Novel global study using investigators as participants finds shared acoustic relationships among the world’s languages and music

Three different types of traditional music clockwise from top left: a Japanese koto, Scottish bagpipes, African balafon.

Release Date: May 15, 2024

Peter Pfordresher, PhD.
“There are many ways to look at the acoustic features of singing versus speaking, but we found the same three significant features across all the cultures we examined that distinguish song from speech. ”
Peter Pfordresher, PhD, professor of psychology
University at Buffalo

BUFFALO, N.Y. – A University at Buffalo psychologist is part of a global research team that has identified specific acoustic relationships that distinguish speech, song and instrumental music across cultures.

The study published in the journal Science Advances, which involved experts in ethnomusicology, music psychology, linguistics and evolutionary biology, compared instrumental melodies along with songs, lyrics and speech in 55 languages. The findings provide an international perspective supporting ideas about how the world’s music and languages evolved into their current states.

“There are many ways to look at the acoustic features of singing versus speaking, but we found the same three significant features across all the cultures we examined that distinguish song from speech,” said Peter Pfordresher, PhD, a professor of psychology in the UB College of Arts and Sciences, and one of the 75 contributors to a unique project that involved the researchers assuming the dual roles of investigator and participant.

The three features are:

  • Singing tends to be slower than speaking across all the cultures studied.
  • People tend to produce more stable pitches when singing as opposed to speaking.
  • Overall, singing pitch is higher than spoken pitch.

The exact evolutionary pressures responsible for shaping human behaviors are difficult to identify, but the new paper provides insights regarding the shared, cross-cultural similarities and differences in language and music − both of which are found in highly diverse forms across every human culture.

Pfordresher says the leading theory, advanced by the paper’s senior author, Patrick Savage, PhD, senior research fellow at the University of Auckland, New Zealand, is that music evolved to promote social bonding.

“When people make music, and this is the case around the world, they tend to do so collectively. They synchronize and harmonize with each other,” says Pfordresher. “The features we found that distinguish music from speech fit well with that theory.”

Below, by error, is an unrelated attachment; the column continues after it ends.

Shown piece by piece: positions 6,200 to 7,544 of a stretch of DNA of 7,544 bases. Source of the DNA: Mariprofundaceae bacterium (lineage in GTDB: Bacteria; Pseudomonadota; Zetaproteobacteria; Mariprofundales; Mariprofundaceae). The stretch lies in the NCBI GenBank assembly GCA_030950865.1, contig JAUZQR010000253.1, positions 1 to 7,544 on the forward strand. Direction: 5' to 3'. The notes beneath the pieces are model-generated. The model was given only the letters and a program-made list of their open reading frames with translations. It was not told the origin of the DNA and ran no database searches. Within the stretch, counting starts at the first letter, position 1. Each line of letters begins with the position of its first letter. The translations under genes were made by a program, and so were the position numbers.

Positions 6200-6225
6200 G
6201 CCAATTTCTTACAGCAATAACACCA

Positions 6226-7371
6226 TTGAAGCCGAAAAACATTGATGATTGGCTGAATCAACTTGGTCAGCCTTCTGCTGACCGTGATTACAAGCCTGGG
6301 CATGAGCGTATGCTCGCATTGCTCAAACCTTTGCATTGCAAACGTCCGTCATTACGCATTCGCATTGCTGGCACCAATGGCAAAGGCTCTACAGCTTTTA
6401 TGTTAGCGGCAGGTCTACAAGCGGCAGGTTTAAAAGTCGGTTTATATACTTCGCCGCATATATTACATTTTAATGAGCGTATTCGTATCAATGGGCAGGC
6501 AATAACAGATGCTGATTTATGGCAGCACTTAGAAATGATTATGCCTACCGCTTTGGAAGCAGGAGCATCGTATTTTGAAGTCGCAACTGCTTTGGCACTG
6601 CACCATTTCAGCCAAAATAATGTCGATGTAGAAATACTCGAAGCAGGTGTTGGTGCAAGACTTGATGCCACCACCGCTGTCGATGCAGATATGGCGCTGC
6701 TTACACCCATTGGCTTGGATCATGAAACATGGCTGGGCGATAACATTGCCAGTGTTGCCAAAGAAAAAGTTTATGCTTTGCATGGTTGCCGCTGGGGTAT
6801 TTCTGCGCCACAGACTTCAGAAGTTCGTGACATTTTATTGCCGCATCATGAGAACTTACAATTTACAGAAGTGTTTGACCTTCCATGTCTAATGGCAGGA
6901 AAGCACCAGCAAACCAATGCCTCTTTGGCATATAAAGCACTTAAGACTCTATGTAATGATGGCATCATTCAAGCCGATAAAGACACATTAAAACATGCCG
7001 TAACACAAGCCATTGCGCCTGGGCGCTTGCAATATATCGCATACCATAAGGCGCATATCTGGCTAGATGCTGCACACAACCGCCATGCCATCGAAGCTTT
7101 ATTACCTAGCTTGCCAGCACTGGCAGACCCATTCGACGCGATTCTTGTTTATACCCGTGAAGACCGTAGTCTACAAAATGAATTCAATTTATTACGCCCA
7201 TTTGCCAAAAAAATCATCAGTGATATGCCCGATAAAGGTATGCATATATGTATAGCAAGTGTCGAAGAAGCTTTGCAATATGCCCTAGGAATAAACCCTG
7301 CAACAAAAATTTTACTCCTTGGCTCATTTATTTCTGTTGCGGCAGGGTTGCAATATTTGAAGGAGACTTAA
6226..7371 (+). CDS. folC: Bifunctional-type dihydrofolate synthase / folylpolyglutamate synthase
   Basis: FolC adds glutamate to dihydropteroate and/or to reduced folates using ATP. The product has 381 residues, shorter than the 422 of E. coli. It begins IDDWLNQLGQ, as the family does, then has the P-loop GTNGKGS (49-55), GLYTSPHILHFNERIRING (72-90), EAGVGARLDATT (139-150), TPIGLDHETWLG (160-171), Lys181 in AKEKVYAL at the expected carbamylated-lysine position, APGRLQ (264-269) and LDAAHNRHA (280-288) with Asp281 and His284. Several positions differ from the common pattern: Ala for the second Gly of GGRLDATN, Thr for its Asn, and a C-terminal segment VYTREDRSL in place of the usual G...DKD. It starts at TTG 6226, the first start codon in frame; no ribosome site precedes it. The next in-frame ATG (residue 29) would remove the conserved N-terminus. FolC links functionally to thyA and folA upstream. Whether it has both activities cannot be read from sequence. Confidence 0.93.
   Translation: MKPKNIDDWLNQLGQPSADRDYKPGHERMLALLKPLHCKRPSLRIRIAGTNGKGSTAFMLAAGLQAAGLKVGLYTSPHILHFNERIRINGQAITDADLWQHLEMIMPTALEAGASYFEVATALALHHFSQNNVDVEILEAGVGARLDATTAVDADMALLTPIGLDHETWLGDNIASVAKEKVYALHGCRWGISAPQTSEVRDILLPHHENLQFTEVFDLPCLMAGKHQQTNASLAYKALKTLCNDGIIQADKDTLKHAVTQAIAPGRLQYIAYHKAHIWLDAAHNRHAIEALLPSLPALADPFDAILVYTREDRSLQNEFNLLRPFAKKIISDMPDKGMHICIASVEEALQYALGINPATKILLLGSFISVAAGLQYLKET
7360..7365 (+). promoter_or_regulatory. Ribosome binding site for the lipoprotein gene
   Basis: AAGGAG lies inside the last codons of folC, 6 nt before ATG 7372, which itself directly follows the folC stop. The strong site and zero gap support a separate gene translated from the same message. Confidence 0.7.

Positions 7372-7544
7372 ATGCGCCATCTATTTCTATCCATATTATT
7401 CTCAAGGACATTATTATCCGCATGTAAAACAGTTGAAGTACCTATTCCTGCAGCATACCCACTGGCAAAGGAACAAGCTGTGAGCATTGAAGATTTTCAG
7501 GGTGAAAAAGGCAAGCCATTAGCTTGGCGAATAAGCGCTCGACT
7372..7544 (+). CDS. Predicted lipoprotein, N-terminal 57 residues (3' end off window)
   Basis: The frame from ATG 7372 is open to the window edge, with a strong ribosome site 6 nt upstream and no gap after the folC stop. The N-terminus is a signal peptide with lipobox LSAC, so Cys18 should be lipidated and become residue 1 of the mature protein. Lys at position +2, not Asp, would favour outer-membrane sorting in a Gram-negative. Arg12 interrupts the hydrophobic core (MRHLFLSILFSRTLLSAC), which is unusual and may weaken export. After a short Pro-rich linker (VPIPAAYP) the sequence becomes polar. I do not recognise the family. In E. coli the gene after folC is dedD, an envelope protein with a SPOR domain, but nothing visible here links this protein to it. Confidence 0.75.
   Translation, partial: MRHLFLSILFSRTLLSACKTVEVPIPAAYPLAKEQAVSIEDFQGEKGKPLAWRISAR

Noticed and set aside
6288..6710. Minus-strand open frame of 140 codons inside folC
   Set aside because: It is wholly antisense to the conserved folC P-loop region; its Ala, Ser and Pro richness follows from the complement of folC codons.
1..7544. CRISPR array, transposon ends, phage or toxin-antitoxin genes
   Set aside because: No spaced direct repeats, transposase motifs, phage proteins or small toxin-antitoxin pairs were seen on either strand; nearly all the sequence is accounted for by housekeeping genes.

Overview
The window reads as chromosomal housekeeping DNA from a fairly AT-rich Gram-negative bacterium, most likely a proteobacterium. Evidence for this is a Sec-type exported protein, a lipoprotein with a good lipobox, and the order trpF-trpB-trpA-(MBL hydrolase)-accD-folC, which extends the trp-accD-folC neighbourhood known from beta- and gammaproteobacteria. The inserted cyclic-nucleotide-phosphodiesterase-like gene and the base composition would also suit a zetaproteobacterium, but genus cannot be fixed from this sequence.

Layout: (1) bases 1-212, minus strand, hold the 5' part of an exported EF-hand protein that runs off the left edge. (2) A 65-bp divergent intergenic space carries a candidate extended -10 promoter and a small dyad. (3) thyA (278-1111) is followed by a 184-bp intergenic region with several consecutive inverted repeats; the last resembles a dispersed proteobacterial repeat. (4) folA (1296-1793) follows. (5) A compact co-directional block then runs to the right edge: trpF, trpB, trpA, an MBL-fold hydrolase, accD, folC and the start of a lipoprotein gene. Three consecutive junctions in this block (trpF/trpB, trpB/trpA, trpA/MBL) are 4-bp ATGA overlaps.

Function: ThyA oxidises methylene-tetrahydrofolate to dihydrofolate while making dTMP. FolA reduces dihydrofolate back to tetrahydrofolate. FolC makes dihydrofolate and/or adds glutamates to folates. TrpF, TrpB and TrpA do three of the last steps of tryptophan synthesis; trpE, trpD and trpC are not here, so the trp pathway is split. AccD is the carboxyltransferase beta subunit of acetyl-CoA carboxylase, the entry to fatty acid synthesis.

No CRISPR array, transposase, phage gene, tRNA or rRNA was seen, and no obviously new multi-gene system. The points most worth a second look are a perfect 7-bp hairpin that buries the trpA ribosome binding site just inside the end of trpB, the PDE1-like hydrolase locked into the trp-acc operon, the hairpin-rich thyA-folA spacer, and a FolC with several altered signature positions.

Think about tempo as a mechanism to encourage music’s social aspects. Being in sync becomes more difficult as tempo increases. When the tempo slows, the rhythm becomes predictable and easier to follow. Music becomes a more social enterprise.

It’s the same with pitch stability, according to Pfordresher.

“It’s much easier to match a stable pitch with someone else, to be in sync with the collective, than is the case when a pitch is wavering,” he says.

Similarly, it’s possible that the higher pitches found in singing happen as a byproduct of songs being produced at a slower rate.

“Slower production rates require a greater volume of air in the lungs,” explains Pfordresher. “Greater air pressure in the vocal system increases pitch.”

Conversational speech, in contrast, is not synchronized. Conversations generally alternate between people.

“I would speculate that conversational speech is faster than song because people want to hold on to the stage. They don’t want to provide false cues that they’ve finished, in essence handing the conversation off to another speaker,” says Pfordresher. “Pausing in a conversation or speaking slowly often indicates that it’s another person’s turn to speak.”

The study’s novel structure, with its investigators as participants, is part of the increasingly global nature of music cognition research. Savage and Yuto Ozaki, PhD, the lead author from Keio University in Japan, recruited researchers from Asia, Africa, the Americas, Europe and the Pacific, who spoke languages that included Yoruba, Mandarin, Hindi, Hebrew, Arabic, Ukrainian, Russian, Balinese, Cherokee, Kannada, Spanish, Aynu, English and dozens more.

“First, we used this structure to counteract the unfortunate tradition of extractive research in cross-cultural musical studies in which researchers from the developed world collect, or extract, data from a culture in the developing world, and use the data to promote their own success,” says Pfordresher.

The second reason has more to do with the validity of the data.

“Our analyses require annotation of syllable and note onsets in songs and speech from around the world,” says Pfordresher. “No single investigator knows all of these languages. By having each investigator participate and thus check their own annotations, we add additional validity to our study.”

Each investigator-participant chose a song of national significance from their culture. Pfordresher selected “America the Beautiful.” Savage chose “Scarborough Fair.” Ozaki sang the Japanese folk song “Ōmori Jinku.”

Participants sang the song first; performed an instrumental version next on an instrument of their choice; and then recited the lyrics. They also provided an explanation for their choice as a free-form speech condition of the study. All four conditions were recorded and then segmented.

To avoid the possibility of bias creeping into the data, Pfordresher explained that not all investigators were involved in generating the study’s initial set of hypotheses. All of the authors looked at the data, but did so to make sure there were no differences between the initial group and those others.

“We do hope to follow up this study with other research that has authors from around the world sample data from within their cultures,” says Pfordresher.

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